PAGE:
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I'll Sell My Life (1941)

Approved | | Action, Crime, Drama | 12 September 1941 (USA)
As Freddie and Lugger, employees of Bovhini, are waiting in the parking lot of the Club Sirocco for Ruth Parmelee, they see a woman accost Ruth and then shoot her and speed away in a car. ... See full summary »

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(story), (screenplay) | 1 more credit »
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Cast

Cast overview:
...
...
Mordecai Breen
...
Bochini
...
Valencia Duncan
...
Happy Hogan
Richard Bond ...
Albert Darnell
...
Police Lt. Hammer
Robert Regent ...
Philip Leyden
Paul Maxey ...
Grady
Munro Brown ...
Freddie
...
Lugger
Eduardo Durant ...
Eddie, Orchestra Leader
Frances Morris ...
Annie Winterbottom
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Storyline

As Freddie and Lugger, employees of Bovhini, are waiting in the parking lot of the Club Sirocco for Ruth Parmelee, they see a woman accost Ruth and then shoot her and speed away in a car. Bochini, who has loved Ruth, vows revenge. Mordecai Breen is devoting his life to welfare work among the city's needy, and publishes a small newspaper called "The Friend in Need," assisted by his former prize fighter friend, Happy Hogan. An advertisement headed "I'll Buy Your Life" appears in the paper and Breen decides to investigate. At the address given, the swanky Alhambra Arms apartments, Breen learns that the advertiser is Alfred Darnell, an orchestra leader and writer of detective stories. A number of girls answer the ad, but Dale Leyden, after being interviewed by Darnell and Velencia Duncan, is the successful applicant. As she leaves, Breen tells her that if she should find herself in the need of any assistance, to let him know. Dale tells her blind musician brother Philip that an uncle who ... Written by Les Adams <longhorn1939@suddenlink.net>

Plot Summary | Add Synopsis

Plot Keywords:

envelope | writer | welfare | vow | revenge | See All (48) »

Genres:

Action | Crime | Drama | Mystery

Certificate:

Approved
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Details

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Release Date:

12 September 1941 (USA)  »

Also Known As:

Some Call It Murder  »

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Aspect Ratio:

1.37 : 1
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Did You Know?

Trivia

This film received its earliest documented telecast Saturday 8 July 1944 on New York City's pioneer television station WNBT (Channel 1). See more »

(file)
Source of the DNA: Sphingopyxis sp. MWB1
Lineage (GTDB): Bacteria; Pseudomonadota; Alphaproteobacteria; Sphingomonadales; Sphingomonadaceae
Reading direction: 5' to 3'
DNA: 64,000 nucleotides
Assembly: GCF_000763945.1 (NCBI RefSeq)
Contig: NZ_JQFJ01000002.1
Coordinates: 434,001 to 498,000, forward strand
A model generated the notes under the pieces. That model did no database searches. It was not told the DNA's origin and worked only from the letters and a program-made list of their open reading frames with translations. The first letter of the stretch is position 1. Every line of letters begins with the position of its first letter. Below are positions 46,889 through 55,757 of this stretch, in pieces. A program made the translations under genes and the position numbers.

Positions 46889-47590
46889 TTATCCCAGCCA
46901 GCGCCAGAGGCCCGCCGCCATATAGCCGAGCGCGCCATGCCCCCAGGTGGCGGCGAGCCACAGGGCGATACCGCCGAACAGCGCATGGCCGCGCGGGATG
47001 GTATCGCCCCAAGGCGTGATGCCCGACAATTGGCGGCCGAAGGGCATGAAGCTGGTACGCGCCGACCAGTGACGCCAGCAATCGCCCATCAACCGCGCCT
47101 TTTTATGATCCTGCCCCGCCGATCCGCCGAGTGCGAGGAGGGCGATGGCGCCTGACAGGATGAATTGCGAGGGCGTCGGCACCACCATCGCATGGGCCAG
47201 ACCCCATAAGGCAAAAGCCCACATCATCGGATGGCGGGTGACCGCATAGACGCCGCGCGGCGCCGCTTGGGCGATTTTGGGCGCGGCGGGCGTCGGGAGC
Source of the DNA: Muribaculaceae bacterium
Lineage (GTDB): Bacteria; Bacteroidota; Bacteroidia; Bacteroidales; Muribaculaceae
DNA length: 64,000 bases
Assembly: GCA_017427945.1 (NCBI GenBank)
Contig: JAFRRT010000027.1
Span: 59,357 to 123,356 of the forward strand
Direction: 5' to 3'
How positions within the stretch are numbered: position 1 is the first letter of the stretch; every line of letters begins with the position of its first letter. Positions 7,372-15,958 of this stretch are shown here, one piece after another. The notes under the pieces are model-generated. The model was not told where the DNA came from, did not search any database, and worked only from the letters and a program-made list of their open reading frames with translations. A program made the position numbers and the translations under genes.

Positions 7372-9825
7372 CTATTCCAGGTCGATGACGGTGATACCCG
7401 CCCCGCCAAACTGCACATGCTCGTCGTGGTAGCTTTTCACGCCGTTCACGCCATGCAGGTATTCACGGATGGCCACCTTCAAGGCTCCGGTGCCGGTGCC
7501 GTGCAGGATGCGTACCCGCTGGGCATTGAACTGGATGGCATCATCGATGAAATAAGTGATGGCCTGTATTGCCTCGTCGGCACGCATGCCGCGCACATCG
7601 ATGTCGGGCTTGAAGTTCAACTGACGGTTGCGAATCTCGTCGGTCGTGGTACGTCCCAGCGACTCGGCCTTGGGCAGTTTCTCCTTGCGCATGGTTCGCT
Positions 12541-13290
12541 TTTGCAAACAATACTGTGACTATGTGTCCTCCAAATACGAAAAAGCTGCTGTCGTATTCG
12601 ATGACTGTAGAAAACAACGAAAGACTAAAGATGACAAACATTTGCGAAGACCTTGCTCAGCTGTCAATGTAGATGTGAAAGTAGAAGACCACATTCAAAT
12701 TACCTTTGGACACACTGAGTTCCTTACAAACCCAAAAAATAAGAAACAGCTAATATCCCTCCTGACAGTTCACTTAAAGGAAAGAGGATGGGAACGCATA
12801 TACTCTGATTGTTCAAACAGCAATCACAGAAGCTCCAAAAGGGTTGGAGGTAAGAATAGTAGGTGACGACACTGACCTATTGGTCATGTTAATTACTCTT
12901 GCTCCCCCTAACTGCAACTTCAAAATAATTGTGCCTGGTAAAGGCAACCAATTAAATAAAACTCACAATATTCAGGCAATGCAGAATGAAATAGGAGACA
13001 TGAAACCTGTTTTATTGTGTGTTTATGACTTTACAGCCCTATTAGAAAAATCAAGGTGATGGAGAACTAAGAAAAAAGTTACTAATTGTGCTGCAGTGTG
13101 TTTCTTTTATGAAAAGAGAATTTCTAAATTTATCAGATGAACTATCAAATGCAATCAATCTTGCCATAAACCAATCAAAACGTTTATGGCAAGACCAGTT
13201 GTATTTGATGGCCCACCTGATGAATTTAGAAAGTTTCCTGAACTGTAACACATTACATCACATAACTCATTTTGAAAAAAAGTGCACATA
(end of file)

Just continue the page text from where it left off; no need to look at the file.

Soundtracks

Mysterio
Written by Leo Rojo
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User Reviews

 
Although A Certain Vigour Is Evident During Several Scenes, More Than The Reticent Hand Of The Director Is Needed.
20 September 2008 | by (Mountain Mesa, California) – See all my reviews

The IMDb synopsis for this work, contributed by the redoubtable Les Adams, will allow a prospective viewer to have a firm idea of the storyline for this low-budget affair that might well serve as a template for how a flagrantly outrageous melodrama was to be constructed during its cinematic time frame, the years from the mid-1930s through the mid-1940s. The picture is taken from a long story entitled "I'll Buy Your Life" by Walter F. Ripperger (incorrectly listed upon the credits screen as Rippenger), first published in Street & Smith's DETECTIVE STORY MAGAZINE, March, 1941. Ripperger's tales appeared with frequency from 1934 to 1941 in pulp fiction periodicals, these magazines paying authors by the word, accepting nearly any submission that adhered to established popular standards, even if too whimsical to succeed as even a remotely rational narrative, as is the case with this film. Director Elmer Clifton, with aid from dialogue director George Rosener, is accountable for this treatment of the Ripperger original, and the result for the most part butts up against basic canons of common sense, essentially becoming merely artificial tosh that must go without the courage of its lack of conviction. An undernourished plot benefits from several musical numbers. A significant amount of the action occurs in a cabaret, Club Sirocco, where entertainment is provided for the most part by a highly popular Cuban band of the film's era, Eddie Durant And His Rhumba Orchestra, with Durant himself singing a version of Mysterio, by Leo Rojo. Talented second female lead, the striking Joan Woodbury, dances with skill and also sings a novelty number, "Incidentally", composed by her real-life husband, actor Henry Wilcoxon. Robert Regent, cast as lead Rose Hobart's blind brother, offers an abridged version of Stephen Foster's Beautiful Dreamer in his fine baritone. Clifton's established propensity for artistically composed closeups, maintained since his palmy days at the helm of top-tier silent motion pictures, has increased the merit of some episodes, but a strong barrier remains to viewer pleasure: a hackneyed scenario that as a consequence lowers the film to its station as merely a tiresome exercise in anti-climax. Despite flat direction that thereby pardons hamminess displayed by some veteran players, these are depreciated when always effectual Hobart is on screen, persuasively creating her role of a woman ready to sacrifice her life for a noble purpose. Reissued by Alpha Home Entertainment, the first name among those companies supplying little loved older films to a DVD buying public, has not, in accord with its policy, remastered this film; however, the print is visually satisfactory throughout, and its sound quality is fine, skips and elisions being infrequent. There are, as must be expected from Alpha, no extras provided upon the disk.


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